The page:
This book critically reviews state-religion models and the ways in which different countries manage religious diversity, illuminating different responses to the challenges encountered in accommodating both majorities and minorities. The country cases encompass eight world regions and 23 countries, offering a wealth of research material suitable to support comparative research. Each case is analysed in depth looking at historical trends, current practices, policies, legal norms and institutions.
By looking into state-religion relations and governance of religious diversity in regions beyond Europe, we gain insights into predominantly Muslim countries (Egypt, Morocco, Tunisia, Turkey, Indonesia, Malaysia), countries with pronounced historical religious diversity (India and Lebanon) and into a predominantly migrant pluralist nation (Australia). These insights can provide a basis for re-thinking European models and learning from experiences of governing religious diversity in other socio-economic and geopolitical contexts. Key analytical and comparative reflections inform the introduction and concluding chapters.
This volume offers a research and study companion to better understand the connection between state-religion relations and the governance of religious diversity in order to inform both policy and research efforts in accommodating religious diversity. Given its accessible language and further readings provided in each chapter, the volume is ideally suited for undergraduate and graduate students. It will also be a valuable resource for researchers working in the wider field of ethnic, migration, religion and citizenship studies.
Table of Contents
1. The Governance of Religious Diversity: Challenges and Responses Part I: Western Europe 2. Belgium: Devolved Federalism 3. France: From Laïcité to Laicism? 4. Germany: Federal Corporatism 5. The United Kingdom: Weak Establishment and Pragmatic Pluralism Part II: Southern Europe 6. The Italian Case: ‘Baptised Laicità’ and a Changing Demographic 7. Spain: All Religions are Equal, but Some are More Equal than Others 8. Greece: The ‘Prevailing Religion’ and the Governance of Diversity Part III: Central Eastern Europe and Russia 9. Hungary: Religion as the Government's Political Tool 10. Lithuania: The Predicament of the Segregation of Religions 11. Slovakia: Fear of New Religious Minorities 12. Russia: Governance of Religion – What, How, and Why Part IV: South-Eastern Europe 13. Bulgaria: Strong Cultural Legacies, Weak Institutions, and Political Instrumentalisation of Religion 14. Albania: Legacy of Shared Culture and History for Religious Tolerance 15. Bosnia and Herzegovina: Persisting Ethno-Religious Divide Part V: The MENA Region 16. Turkey: Whither Secularism? 17. Lebanon: Confessionalism and the Problem of Divided Loyalties 18. Egypt: Religious Diversity in an Age of Securitisation 19. Tunisia: Governing the Religious Sphere After 2011 20. Morocco: Governing Religious Diversity Part VI: South and Southeast Asia and the Asia Pacific 21. India: The Challenge of Being Plural and Multicultural 22. Indonesia: A Complex Experience of Religious Diversity Governance 23. Malaysia: A Secular Constitution Under Siege? 24. Australia: Diversity, Neutrality, and Exceptionalism 25. Governing Religious Diversity Across the World: Comparative Insights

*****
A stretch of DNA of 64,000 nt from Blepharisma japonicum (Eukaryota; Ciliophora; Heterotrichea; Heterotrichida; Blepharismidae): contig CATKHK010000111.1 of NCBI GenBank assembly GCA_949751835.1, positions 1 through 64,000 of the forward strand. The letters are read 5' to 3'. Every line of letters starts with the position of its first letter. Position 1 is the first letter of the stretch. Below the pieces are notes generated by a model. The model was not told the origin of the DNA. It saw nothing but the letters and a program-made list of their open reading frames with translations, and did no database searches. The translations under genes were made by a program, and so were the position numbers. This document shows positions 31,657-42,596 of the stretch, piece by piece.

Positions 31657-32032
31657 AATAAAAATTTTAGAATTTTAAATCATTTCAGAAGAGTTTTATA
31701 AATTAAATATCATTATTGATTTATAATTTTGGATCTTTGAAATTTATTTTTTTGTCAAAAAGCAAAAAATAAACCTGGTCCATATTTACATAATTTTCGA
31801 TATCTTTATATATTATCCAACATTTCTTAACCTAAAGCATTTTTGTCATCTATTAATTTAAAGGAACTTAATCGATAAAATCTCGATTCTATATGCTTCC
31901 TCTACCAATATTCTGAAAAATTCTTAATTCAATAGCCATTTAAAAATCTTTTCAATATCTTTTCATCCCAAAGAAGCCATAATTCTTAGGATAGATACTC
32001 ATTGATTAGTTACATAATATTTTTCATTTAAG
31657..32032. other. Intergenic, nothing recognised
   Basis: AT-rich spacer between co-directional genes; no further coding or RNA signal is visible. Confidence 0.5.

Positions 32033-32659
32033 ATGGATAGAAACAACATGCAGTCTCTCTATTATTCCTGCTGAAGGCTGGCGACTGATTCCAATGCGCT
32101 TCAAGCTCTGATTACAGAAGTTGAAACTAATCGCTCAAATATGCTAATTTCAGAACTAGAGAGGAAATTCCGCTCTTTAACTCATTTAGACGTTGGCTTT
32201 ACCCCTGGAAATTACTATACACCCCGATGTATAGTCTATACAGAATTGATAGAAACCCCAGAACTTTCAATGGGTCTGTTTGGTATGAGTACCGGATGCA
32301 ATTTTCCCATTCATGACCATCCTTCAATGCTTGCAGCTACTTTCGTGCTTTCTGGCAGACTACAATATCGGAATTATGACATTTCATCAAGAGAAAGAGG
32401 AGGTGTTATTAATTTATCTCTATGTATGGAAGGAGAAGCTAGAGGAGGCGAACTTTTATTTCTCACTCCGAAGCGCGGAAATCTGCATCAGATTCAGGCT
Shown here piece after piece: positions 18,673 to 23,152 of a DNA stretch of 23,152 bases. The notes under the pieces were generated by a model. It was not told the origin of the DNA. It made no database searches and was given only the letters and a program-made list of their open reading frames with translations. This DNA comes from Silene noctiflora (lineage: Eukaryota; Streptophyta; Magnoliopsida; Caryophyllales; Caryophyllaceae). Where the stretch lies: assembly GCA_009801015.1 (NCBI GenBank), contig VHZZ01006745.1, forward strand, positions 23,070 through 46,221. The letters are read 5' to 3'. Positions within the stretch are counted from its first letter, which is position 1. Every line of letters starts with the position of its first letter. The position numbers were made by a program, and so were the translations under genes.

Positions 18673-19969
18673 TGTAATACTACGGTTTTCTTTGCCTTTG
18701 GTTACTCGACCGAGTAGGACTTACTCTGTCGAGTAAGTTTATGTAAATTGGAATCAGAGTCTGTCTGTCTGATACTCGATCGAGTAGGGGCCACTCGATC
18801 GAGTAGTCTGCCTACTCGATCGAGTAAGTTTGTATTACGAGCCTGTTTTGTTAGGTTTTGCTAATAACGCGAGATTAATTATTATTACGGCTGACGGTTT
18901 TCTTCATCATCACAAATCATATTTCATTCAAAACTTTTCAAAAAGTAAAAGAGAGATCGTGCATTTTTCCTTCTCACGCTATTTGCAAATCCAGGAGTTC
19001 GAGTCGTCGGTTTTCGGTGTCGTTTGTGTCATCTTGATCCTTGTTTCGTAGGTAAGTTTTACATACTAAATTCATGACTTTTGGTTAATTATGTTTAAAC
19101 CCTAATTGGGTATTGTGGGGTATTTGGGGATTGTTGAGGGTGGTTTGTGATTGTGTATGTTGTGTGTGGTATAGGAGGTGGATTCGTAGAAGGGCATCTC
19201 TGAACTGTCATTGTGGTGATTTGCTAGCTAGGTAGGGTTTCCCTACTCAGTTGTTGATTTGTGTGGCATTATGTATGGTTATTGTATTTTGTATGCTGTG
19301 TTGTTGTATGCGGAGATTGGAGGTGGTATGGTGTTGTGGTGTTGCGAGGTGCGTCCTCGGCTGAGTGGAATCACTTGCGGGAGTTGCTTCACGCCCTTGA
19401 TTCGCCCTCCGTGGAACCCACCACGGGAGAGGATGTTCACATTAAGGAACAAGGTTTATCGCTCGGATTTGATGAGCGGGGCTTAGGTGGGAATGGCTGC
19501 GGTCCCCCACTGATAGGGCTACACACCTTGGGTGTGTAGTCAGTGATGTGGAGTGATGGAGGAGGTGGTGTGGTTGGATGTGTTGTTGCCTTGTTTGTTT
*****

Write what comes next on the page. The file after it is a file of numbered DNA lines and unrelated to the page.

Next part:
Prof. Anna Triandafyllidou holds the Canada Excellence Research Chair in Migration and Integration at Ryerson University, Toronto. She was previously based at the European University Institute (EUI) where she held a Robert Schuman Chair on Cultural Pluralism in the EUI’s Global Governance Programme. She is Editor of the Journal of Immigrant and Refugee Studies.
Dr. Tina Magazzini is a Research Associate at the Robert Schuman Centre for Advanced Studies of the European University Institute, in Florence, where she researches different models of religious diversity governance. She holds a PhD in Human Rights and an MA in International Relations, and prior to joining the EUI worked with different research institutes and international organizations in the US, Belgium, Hungary, Spain and Zimbabwe.
'Overall the handbook proposes an up-to-date, internally coherent, sociologically ‘thick’ and historically informed analysis of inter-faith relations in a variety of legal and political systems, including authoritarian and hybrid regimes as well as consolidated democracies.'
Pierre-Luc Dupont, Ethnic and Racial Studies